By Armstrong Chen and Shen Di King & Wood Mallesons’ Dispute Resolution group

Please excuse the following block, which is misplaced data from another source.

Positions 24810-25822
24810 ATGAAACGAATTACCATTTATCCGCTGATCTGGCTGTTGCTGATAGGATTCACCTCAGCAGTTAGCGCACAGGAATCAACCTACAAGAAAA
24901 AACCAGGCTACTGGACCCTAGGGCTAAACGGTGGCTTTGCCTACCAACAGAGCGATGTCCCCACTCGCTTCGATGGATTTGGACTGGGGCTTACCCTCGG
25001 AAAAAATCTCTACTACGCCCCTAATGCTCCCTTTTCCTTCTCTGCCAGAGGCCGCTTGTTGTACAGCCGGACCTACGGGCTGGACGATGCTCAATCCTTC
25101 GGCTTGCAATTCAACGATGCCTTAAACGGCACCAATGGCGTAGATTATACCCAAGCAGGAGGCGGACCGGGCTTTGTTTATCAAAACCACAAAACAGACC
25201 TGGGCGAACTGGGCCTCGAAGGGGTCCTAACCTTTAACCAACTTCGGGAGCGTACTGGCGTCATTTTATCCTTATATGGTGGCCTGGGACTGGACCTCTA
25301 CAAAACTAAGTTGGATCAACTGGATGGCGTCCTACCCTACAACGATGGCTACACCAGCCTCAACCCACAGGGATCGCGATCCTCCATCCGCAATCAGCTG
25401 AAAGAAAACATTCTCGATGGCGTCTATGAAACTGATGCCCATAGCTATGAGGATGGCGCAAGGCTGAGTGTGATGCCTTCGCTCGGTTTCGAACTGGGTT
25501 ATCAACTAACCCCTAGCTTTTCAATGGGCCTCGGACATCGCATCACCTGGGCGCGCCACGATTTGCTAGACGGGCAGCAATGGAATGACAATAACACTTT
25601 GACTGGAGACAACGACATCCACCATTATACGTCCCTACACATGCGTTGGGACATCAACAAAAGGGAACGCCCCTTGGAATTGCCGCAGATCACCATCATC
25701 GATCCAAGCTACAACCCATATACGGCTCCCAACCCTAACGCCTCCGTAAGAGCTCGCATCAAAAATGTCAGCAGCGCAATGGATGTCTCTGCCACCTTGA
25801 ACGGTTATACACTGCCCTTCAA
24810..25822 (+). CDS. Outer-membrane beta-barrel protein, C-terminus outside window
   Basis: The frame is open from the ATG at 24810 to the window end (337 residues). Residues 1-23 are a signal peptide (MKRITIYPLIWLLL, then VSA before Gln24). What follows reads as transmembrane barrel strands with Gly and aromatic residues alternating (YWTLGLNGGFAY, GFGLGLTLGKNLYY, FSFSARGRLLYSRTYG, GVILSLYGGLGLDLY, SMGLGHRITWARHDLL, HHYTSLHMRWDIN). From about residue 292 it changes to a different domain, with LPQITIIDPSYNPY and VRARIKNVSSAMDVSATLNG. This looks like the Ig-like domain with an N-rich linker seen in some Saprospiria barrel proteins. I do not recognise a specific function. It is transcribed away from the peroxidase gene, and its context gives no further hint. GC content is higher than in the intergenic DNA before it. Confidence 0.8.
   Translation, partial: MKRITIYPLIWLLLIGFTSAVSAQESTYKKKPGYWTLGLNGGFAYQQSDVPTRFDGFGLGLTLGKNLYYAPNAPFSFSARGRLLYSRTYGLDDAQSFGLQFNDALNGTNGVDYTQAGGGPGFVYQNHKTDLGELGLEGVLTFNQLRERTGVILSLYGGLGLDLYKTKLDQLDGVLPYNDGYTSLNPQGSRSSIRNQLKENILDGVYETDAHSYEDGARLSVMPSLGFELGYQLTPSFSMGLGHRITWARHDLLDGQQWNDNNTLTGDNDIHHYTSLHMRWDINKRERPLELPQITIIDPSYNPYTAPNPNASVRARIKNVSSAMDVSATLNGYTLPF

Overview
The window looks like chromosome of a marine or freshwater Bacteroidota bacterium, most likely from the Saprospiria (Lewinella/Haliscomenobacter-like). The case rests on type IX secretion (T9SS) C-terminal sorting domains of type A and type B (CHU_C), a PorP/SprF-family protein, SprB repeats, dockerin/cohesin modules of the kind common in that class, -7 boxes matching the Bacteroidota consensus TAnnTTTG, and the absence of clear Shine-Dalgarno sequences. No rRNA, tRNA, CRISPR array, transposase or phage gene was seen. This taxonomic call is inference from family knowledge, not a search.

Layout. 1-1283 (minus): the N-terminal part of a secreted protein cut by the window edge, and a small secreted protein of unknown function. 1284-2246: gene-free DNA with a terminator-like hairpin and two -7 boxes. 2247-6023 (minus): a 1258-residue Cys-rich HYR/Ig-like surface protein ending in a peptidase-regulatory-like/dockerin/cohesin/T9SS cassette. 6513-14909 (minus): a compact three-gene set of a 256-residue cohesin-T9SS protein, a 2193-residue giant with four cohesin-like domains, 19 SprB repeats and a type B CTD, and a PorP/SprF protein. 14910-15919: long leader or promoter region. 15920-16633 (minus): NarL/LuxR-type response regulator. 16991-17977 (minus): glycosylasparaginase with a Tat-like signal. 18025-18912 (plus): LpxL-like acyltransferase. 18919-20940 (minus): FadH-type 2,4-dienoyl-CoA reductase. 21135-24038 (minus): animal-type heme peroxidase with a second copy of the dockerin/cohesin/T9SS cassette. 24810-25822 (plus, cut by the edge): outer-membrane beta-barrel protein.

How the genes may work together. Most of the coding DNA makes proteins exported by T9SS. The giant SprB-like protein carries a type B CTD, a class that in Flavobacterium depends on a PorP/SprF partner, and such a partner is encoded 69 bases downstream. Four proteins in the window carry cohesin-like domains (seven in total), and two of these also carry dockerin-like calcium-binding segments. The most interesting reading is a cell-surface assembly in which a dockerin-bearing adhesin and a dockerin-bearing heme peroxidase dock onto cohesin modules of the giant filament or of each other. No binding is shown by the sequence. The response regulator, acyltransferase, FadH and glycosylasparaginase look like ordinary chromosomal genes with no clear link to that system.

The National Security Law, effective as of July 1, 2015, states that “(the State shall) enhance network and information security protection capabilities, strengthen innovative research, development and application of network and information technology, achieve safe and controllable network and core information technology, critical infrastructures and information systems and data in key areas”. Article 31 of the Cyber Security Law of the People’s Republic of China, effective as of June 1, 2017, stipulates that “the State shall, based on the classified protection system for cyber security, focus on protecting both the key information infrastructure used for public communications and information service, energy, transport, water conservancy, finance, public services, e-government affairs and other important industries and fields and other key information infrastructure that will result in serious damage to the national security, national economy and people’s livelihood and public interests if they are destroyed, there are lost functions or they are subject to data leakage”. These provisions pose new challenges to financial institutions in their protection of personal information.
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